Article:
The legendary Paradise Lost returns with their recently found back-to-the-root sound with “Obsidian”. Featuring nearly one hour of superbly catchy music, we have to say that we are enjoying how the band has come full circle and incorporated some of their earlier elements (growls, heavy riffs) into their mid-career Gothic Rock/Metal foundations. If you have enjoyed the band’s previous two releases, this is more along those lines, so it should be quite a ride.
Opening with “Darker Thoughts”, we get that vibe of “Draconian Times” meets “Gothic”, with some more modern Gothic rock elements. Being huge fans of Theatre of Tragedy during their “Aegis” era, and of Lacrimas Profundere during their “Burning: A Wish” times, the band’s sound in this release is very similar to those with the addition of some growls, as “Fall from Grace” and “Ghosts” are a perfect example of.
After taking a brief hiatus a few years ago, Katatonia has returned with their signature melancholic Progressive/Alternative Rock and Metal mix with “City Burials”. As one of their most accessible and darker releases in recent years, this album delivers eleven tracks and nearly 50 minutes of highly emotional music with the band’s signature sound. If you are into the mellower side of things, this release is the perfect backdrop for a quiet evening of quarantine.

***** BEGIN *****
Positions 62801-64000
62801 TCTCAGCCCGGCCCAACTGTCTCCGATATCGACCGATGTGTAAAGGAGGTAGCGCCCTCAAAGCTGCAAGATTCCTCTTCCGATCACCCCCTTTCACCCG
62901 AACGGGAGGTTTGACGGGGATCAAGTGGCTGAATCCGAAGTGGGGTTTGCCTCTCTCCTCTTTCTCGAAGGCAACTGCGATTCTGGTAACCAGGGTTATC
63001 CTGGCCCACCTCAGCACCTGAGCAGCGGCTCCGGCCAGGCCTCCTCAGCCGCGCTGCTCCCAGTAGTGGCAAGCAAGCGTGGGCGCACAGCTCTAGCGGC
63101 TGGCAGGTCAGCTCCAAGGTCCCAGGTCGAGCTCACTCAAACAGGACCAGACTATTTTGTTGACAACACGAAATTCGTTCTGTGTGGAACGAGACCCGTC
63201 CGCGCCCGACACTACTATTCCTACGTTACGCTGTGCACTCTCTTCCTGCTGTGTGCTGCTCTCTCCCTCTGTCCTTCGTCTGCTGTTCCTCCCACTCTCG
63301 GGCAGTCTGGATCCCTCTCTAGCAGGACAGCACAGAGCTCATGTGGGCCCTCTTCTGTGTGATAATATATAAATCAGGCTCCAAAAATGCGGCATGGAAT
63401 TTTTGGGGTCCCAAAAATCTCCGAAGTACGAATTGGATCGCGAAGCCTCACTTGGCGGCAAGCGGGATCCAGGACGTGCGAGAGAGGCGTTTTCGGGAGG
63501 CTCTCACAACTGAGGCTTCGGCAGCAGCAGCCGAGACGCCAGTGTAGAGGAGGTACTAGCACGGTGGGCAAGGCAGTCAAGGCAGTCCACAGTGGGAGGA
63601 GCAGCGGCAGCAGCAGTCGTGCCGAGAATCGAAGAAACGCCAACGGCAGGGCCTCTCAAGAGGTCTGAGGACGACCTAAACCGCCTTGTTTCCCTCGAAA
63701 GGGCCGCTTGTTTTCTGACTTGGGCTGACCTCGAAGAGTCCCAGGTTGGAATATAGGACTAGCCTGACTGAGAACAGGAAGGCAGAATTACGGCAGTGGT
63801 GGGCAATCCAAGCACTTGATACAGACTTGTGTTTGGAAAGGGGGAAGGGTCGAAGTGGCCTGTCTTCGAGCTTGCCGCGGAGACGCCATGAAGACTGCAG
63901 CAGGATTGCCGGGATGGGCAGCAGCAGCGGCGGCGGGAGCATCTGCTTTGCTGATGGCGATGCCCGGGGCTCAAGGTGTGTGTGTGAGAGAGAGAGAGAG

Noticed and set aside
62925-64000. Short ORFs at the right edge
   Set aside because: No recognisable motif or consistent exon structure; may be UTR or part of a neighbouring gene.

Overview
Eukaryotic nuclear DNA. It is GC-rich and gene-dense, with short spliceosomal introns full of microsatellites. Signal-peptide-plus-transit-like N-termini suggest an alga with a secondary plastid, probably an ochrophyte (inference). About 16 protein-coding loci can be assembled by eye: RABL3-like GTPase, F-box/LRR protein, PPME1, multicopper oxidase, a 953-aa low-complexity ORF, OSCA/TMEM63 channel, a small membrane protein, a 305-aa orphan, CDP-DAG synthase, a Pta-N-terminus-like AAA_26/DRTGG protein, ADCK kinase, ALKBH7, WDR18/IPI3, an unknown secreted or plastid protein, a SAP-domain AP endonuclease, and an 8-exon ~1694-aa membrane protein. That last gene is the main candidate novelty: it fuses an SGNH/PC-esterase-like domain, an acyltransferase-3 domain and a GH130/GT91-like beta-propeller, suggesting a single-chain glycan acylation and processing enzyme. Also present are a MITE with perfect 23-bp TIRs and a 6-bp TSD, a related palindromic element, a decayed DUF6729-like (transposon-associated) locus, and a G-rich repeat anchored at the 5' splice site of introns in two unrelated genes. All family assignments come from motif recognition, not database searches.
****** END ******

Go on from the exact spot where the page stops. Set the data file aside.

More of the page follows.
The release opens with the moody vibes of “Heart Set to Divide” and “Behind the Blood”, both tracks nicely frame Jonas Renkse emotive vocals with nice atmospherics and heavy guitars. More experimental elements are used on songs like “Lacque” and “Vanishers”, which show an interesting electronic undertone, similar to what Anathema tried on their last release. Other tracks just deliver the oozing melancholy achieved by lush vocal melodies and weeping guitars like “Rein”.